All the Adaptec cards that I've seen use the NEC chipset, so that is a possible solution for you.
     
  7. streetwolf

    streetwolf Guest

    I plugged both my drives into the same USB port (one at a time, of course) to see if that made a difference. The Toshiba worked fine while my Maxtor did not.

    I think I will try my Maxtor on my notebook to see if that works.

    But IMO I should not have to do all this work to see if my drives are going to work or not.

    btw... I tried the Acronis plugin with a BartPE CD and my Maxtor worked just fine. It is V8. It seems to work OK. Is there a V9 plugin?
     
  8. streetwolf

    streetwolf Guest

    Well.... tried my Maxtor on my notebook and got the same ridiculously slow speeds. The Toshiba worked fine using the same USB2 port.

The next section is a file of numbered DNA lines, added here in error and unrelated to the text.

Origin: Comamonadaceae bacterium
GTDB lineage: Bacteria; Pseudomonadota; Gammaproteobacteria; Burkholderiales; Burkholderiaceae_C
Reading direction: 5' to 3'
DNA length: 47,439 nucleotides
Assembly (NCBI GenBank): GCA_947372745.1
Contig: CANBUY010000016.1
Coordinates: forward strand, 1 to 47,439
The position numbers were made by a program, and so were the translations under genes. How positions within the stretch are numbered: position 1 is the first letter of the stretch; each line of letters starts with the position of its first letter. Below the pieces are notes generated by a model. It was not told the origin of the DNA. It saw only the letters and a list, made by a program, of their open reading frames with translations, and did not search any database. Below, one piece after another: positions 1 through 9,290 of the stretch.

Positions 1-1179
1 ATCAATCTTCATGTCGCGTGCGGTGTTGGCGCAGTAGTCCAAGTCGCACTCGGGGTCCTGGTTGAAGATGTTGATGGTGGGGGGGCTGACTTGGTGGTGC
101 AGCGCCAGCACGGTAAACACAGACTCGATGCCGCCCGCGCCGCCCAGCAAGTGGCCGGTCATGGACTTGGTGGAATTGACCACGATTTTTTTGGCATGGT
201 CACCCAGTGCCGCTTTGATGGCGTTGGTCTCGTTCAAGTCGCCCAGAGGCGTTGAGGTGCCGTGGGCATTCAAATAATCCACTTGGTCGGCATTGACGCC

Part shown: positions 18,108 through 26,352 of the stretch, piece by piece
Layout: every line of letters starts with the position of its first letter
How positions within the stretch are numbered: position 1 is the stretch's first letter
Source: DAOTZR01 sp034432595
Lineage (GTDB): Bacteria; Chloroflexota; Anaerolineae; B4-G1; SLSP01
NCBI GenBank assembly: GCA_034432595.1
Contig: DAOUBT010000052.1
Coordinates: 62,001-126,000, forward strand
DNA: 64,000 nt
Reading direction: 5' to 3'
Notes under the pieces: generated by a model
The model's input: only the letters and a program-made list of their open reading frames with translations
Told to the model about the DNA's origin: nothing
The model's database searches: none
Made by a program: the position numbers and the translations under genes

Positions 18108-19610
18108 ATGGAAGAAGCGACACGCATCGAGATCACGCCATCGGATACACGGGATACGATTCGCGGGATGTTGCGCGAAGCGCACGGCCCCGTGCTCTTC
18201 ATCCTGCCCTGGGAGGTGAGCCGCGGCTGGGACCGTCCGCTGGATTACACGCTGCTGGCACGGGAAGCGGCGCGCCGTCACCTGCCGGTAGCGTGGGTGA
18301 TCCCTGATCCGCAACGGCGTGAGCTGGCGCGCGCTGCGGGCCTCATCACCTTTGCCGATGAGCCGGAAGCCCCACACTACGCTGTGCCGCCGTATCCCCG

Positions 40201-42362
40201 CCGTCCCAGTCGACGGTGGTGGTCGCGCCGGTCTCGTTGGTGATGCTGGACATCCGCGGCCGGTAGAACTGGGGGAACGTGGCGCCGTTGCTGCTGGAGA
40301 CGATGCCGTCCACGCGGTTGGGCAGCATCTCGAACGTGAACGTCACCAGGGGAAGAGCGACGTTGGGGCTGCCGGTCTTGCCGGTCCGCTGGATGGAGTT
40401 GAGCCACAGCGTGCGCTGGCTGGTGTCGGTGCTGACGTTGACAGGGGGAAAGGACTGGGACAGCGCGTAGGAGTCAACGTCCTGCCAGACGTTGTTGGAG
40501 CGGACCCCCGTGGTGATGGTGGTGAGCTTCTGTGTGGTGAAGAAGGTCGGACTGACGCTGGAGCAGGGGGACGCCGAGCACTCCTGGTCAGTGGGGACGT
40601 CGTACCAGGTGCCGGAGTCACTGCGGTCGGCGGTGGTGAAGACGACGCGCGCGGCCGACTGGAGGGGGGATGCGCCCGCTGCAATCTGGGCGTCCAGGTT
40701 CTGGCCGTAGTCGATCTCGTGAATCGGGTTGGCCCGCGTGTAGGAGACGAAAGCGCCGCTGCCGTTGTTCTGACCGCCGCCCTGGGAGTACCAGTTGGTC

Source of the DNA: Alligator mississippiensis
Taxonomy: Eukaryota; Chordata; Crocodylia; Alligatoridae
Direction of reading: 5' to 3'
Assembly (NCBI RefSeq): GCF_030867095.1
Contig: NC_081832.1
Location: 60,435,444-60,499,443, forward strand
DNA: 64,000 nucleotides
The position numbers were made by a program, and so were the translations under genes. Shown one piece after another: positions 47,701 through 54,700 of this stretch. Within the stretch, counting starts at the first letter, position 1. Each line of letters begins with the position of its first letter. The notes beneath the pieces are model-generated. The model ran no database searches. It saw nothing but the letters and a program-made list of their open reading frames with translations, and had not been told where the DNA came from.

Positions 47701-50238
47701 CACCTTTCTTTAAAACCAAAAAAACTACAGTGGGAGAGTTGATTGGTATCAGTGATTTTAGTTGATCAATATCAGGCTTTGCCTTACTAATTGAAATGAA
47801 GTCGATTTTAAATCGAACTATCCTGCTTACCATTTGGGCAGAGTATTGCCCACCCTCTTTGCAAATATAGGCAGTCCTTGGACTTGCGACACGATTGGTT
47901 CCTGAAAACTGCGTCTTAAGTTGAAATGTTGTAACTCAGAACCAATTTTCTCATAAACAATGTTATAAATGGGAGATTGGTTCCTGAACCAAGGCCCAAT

So maybe the drive does matter.
     
  9. jmk94903

    jmk94903 Registered Member

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    It sure does in your case.

    What Maxtor external drive model is this? One Touch, One Touch II or not the One Touch series of Maxtor external drives?
     
  10. streetwolf

    streetwolf Guest

    It's a NO Touch model. (Maxtor 2 F040L0) A few years old.

    Hey... maybe this is a good excuse to pick up a bigger and better model. :)
     
  11. Menorcaman

    Menorcaman Retired Moderator

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    Check the specs of any make/model you are thinking of buying to find out what USB chipset is fitted in the HD enclosure. As John said, NEC seems to cause the least problems. If possible, try before you buy ;).

    Regards
     
  12. jmk94903

    jmk94903 Registered Member

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    Now that's the power of positive thinking!!!!!!!!!!

    Seriously, I've had no problems with the Western Digital USB 2.0 hard drives. I've also bought external drive enclosures from CompUSA and MadDog and had those work well.